Why you probably don't remember Tiger Woods' best clutch shot
By Alex Myers
Among Tiger Woods' long list of clutch shots, a few always jump out, including the slow-motion pitch-in on the 16th hole at the 2005 Masters and the 15-footer for birdie to get into a playoff at the 2008 U.S. Open. But in terms of difficulty, the best shot he's ever pulled off under pressure is probably one you don't remember.
At the 2001 WGC-World Cup of Golf in Japan, Woods and teammate David Duval needed an eagle on the finishing hole to get into a playoff. Off the green on the par 5 in two, Woods needed to chip from pine straw, on a downslope, to a green elevated about five feet above him and into a hole cut just a few paces from the edge. No BIGGY:
Despite not happening in a major, it's a shot that deserves to be in the conversation with those other more famous shots previously mentioned. Just ask Tiger Woods.
In the final round of the 2012 Memorial, Woods holed a flop shot from behind the 16th green, of which tournament host Jack Nicklaus said: "I don't think under the circumstances I've ever seen a better shot." But when Woods was asked where it ranked on his personal list, this was his response:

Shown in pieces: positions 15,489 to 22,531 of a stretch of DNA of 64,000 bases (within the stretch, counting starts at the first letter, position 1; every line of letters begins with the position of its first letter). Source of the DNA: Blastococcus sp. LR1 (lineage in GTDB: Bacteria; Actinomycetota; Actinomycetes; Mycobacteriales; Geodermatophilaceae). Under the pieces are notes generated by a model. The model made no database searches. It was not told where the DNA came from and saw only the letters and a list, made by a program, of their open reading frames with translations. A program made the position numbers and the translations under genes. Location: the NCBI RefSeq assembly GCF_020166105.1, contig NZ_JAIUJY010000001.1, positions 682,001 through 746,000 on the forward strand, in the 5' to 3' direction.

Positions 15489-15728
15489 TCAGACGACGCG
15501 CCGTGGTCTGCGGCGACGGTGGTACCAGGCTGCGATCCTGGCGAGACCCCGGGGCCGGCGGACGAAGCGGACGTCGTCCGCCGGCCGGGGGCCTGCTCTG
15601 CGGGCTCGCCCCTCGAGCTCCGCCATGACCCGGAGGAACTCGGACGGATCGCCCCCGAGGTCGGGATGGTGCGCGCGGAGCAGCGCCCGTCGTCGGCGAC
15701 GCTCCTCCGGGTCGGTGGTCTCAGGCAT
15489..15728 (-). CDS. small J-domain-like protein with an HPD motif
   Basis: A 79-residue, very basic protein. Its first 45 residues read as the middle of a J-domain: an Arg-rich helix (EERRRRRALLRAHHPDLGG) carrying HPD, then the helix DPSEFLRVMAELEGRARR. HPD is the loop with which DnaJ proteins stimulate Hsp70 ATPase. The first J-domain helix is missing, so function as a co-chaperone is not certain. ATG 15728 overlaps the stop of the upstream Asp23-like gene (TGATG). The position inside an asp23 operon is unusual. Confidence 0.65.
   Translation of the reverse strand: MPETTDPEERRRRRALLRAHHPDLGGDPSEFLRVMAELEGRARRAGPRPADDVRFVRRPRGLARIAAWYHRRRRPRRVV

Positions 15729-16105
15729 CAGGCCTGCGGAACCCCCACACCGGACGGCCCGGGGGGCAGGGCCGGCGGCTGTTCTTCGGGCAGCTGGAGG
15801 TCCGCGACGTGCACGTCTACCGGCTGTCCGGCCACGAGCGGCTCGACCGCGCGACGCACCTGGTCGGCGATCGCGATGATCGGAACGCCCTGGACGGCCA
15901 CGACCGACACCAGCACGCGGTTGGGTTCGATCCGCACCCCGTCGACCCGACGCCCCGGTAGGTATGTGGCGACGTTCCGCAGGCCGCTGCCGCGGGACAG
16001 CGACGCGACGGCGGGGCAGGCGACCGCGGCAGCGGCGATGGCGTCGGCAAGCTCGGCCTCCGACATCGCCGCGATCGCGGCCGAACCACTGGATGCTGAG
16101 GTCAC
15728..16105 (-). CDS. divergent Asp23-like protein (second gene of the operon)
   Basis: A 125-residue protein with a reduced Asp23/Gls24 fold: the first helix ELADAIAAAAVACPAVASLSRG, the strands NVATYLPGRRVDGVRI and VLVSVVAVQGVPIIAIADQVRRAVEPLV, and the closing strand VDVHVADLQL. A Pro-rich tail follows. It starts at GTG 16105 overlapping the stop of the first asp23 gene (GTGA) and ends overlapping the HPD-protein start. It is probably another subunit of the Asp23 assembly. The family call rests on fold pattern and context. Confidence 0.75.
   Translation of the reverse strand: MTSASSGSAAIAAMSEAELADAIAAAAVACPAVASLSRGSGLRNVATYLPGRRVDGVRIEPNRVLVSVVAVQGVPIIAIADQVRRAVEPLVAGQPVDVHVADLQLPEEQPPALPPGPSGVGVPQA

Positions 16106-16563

"It was one of the hardest ones I've pulled off. I think probably the hardest pitch not too many people saw was the one in Japan in the World Cup to get into the playoff. But obviously you guys never saw it," he said while laughing. "That was a pretty sweet shot."
Yes, yes it was. If you never saw it before, now you have. And if you have seen it, we're sure you don't mind watching again (wasn't seeing Duval's incredulous reaction fun as well?). Woods and Duval would lost in a four-team playoff, failing to defend their 2000 title. Nevertheless, the shot is another reminder to golf fans that Woods at his best could make magic happen.